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America, Here's My Boy: Gender in American Popular Music during World War I: Case 4

Case 4- Militaristic Masculinity

Case 4 photo

These pieces depict a version of masculinity that is directly tied to militarism. They illustrate the immense pressure on men to serve overseas. Serving one’s country was not only a way to prove one’s masculinity, but also a requirement in order to affirm one’s loyalty to the nation and one’s stance against the perceived threat to ideals such as liberty and democracy.

Wilson, Jack and Ben Bard, and M. K. Jerome. Victory. Illus. Alvin C. Hadley. New York: Waterson Berlin & Snyder, 1918.

Victory cover art

This piece equates war with gallantry and honor, as well as connecting masculinity with militarism and sacrifice. Furthermore, the piece firmly attests that the American war cause is just, with lines such as “right is might” and “America…your cause is always right!”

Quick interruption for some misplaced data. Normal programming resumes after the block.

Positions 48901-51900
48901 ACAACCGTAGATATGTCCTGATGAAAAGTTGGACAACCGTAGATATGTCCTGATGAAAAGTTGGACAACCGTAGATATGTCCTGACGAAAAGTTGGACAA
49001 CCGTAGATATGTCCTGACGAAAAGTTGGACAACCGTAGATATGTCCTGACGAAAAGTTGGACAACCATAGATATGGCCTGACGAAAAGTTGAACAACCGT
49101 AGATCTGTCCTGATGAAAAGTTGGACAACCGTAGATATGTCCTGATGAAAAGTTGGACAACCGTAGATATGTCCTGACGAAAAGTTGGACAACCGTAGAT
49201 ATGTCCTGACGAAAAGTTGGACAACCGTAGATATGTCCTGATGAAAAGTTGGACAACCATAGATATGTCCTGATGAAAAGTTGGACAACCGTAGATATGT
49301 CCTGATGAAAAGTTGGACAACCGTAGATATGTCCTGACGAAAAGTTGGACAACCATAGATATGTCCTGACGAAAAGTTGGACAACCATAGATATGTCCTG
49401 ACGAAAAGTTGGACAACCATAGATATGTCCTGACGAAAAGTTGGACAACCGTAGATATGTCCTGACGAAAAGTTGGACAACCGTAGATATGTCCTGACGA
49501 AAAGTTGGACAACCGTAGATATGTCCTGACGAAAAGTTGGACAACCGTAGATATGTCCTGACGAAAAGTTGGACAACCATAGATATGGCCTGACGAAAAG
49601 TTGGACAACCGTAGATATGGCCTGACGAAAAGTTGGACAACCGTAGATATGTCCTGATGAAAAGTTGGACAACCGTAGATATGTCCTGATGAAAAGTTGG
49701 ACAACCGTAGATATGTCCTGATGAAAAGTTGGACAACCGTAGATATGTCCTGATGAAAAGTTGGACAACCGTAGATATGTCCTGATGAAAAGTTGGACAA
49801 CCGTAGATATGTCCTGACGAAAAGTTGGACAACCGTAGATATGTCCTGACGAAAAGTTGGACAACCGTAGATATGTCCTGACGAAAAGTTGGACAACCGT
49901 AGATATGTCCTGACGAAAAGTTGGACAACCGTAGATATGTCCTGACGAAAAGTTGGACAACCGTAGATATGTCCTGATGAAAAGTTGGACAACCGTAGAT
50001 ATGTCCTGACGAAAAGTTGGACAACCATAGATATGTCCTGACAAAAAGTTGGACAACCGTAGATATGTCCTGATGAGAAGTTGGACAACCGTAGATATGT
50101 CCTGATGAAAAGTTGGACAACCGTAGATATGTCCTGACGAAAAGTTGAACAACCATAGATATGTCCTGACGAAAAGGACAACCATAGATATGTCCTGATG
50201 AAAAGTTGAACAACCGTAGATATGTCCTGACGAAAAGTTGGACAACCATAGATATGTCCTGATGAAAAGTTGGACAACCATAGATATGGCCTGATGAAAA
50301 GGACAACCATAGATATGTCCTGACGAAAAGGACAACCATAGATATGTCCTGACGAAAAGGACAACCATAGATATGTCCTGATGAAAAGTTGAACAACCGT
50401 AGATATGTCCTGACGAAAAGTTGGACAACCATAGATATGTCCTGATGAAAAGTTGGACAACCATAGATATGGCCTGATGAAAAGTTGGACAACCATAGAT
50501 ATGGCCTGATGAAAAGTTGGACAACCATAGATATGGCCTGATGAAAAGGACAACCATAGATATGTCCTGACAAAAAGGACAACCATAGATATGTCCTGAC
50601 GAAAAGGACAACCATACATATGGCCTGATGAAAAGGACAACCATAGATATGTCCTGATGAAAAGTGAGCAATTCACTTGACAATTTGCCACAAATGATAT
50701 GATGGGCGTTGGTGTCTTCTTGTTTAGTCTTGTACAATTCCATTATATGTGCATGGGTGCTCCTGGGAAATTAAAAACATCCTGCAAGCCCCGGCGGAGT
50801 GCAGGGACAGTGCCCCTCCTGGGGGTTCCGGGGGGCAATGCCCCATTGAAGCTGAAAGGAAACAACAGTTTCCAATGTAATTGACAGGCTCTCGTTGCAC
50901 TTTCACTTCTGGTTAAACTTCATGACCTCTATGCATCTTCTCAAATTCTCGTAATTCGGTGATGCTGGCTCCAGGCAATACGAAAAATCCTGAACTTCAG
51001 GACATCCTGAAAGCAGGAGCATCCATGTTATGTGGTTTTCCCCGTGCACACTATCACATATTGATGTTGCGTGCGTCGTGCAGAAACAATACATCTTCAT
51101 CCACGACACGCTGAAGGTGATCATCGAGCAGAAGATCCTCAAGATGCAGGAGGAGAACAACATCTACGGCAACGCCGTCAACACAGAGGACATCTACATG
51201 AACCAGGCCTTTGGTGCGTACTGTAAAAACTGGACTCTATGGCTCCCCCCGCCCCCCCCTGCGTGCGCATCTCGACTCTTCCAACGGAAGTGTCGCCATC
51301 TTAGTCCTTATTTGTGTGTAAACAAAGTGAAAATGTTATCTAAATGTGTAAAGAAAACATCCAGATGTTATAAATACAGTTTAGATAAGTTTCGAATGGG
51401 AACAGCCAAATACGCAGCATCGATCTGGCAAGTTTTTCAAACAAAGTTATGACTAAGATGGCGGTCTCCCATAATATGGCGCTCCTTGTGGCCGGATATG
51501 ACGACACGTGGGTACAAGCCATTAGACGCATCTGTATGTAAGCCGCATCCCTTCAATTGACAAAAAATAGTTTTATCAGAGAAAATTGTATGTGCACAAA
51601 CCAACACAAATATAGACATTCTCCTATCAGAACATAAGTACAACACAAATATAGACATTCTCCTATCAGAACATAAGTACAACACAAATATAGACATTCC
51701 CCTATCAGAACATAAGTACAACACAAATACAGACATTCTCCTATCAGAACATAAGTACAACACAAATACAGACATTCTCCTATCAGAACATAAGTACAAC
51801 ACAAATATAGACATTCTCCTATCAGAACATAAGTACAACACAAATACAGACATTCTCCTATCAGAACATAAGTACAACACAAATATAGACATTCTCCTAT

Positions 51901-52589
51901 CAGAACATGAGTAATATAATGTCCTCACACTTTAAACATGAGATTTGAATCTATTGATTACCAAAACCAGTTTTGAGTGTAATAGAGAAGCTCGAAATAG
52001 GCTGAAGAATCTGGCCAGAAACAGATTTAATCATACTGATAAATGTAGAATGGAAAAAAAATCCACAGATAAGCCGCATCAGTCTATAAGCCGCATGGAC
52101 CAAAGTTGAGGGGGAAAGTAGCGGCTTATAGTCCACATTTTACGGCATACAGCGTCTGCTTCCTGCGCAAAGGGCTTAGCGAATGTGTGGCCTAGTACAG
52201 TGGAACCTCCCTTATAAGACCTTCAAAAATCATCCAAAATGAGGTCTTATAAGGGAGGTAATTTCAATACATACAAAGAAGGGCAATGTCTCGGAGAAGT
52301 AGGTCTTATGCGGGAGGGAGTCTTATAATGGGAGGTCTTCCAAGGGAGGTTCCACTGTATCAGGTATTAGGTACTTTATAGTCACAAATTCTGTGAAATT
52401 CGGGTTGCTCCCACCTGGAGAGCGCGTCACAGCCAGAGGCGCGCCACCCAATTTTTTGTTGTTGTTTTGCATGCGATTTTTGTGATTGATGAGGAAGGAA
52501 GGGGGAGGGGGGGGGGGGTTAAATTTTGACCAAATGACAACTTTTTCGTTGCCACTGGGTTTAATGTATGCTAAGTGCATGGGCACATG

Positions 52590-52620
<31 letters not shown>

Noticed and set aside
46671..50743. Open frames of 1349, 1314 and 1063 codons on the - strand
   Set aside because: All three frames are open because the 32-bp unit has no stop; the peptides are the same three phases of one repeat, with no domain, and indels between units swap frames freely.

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Foster, Fay, and Elizabeth A. Wilbur. The Americans Come! New York: J. Fischer and Bro., 1918.

The Americans come

The lyrics of this piece present American soldiers as the saviors of a blind and crippled Europe. It tells the story of a child and his blind father witnessing the coming of the American troops to their town in France.

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Vandersloot, Carl D., and J. R. Shannon. The Fight Is On. Williamsport, PA: Vandersloot Music Publishing, 1918.

The fight is on, cover art

This piece is one of the few that link masculinity directly to violence, however the violence is still in the name of a just cause, protecting freedom and democracy from tyranny and autocracy.

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Gonzaga Students Army Training Corp, c. 1918.

Gonzaga student army traninig corp 1918

Gonzaga’s Students Army Training Corp Marching through Downtown Spokane, c. 1918. Photograph by C.A. Libby.

Student Army Training copr, marching downtown

Von Tilzer, Albert, Lew Brown, and Charles R. McCarron. What Kind of American Are You? New York: Broadway Music, 1917.

What kind of an American are you? cover art

This piece directly implies that to be a good American and a good man, one must serve one’s country overseas.

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